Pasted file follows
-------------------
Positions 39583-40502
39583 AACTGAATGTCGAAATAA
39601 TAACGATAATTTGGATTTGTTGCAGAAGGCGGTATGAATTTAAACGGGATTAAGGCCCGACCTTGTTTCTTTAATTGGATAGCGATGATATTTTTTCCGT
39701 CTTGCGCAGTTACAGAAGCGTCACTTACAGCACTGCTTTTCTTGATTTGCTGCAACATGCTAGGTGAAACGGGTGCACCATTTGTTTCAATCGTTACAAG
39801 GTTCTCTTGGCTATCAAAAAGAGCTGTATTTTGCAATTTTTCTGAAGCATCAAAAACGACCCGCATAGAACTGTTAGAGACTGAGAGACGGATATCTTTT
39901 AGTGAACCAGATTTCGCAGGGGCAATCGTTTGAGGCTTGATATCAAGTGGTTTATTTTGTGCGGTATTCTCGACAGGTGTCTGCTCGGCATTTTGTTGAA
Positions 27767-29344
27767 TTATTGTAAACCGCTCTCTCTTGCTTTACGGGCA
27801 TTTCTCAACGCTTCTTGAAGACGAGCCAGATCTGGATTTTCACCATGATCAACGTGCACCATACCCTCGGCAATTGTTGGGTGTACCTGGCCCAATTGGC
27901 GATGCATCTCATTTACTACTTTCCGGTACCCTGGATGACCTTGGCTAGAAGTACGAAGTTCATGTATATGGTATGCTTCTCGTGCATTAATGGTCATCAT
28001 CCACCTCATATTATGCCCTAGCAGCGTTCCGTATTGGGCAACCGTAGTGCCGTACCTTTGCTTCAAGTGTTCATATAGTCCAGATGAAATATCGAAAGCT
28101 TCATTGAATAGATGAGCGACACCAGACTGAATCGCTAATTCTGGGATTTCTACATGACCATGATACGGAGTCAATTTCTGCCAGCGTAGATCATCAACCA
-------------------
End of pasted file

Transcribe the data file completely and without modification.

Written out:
Positions 39583-40502
39583 AACTGAATGTCGAAATAA
39601 TAACGATAATTTGGATTTGTTGCAGAAGGCGGTATGAATTTAAACGGGATTAAGGCCCGACCTTGTTTCTTTAATTGGATAGCGATGATATTTTTTCCGT
39701 CTTGCGCAGTTACAGAAGCGTCACTTACAGCACTGCTTTTCTTGATTTGCTGCAACATGCTAGGTGAAACGGGTGCACCATTTGTTTCAATCGTTACAAG
39801 GTTCTCTTGGCTATCAAAAAGAGCTGTATTTTGCAATTTTTCTGAAGCATCAAAAACGACCCGCATAGAACTGTTAGAGACTGAGAGACGGATATCTTTT
39901 AGTGAACCAGATTTCGCAGGGGCAATCGTTTGAGGCTTGATATCAAGTGGTTTATTTTGTGCGGTATTCTCGACAGGTGTCTGCTCGGCATTTTGTTGAA
Positions 27767-29344
27767 TTATTGTAAACCGCTCTCTCTTGCTTTACGGGCA
27801 TTTCTCAACGCTTCTTGAAGACGAGCCAGATCTGGATTTTCACCATGATCAACGTGCACCATACCCTCGGCAATTGTTGGGTGTACCTGGCCCAATTGGC
27901 GATGCATCTCATTTACTACTTTCCGGTACCCTGGATGACCTTGGCTAGAAGTACGAAGTTCATGTATATGGTATGCTTCTCGTGCATTAATGGTCATCAT
28001 CCACCTCATATTATGCCCTAGCAGCGTTCCGTATTGGGCAACCGTAGTGCCGTACCTTTGCTTCAAGTGTTCATATAGTCCAGATGAAATATCGAAAGCT
28101 TCATTGAATAGATGAGCGACACCAGACTGAATCGCTAATTCTGGGATTTCTACATGACCATGATACGGAGTCAATTTCTGCCAGCGTAGATCATCAACCA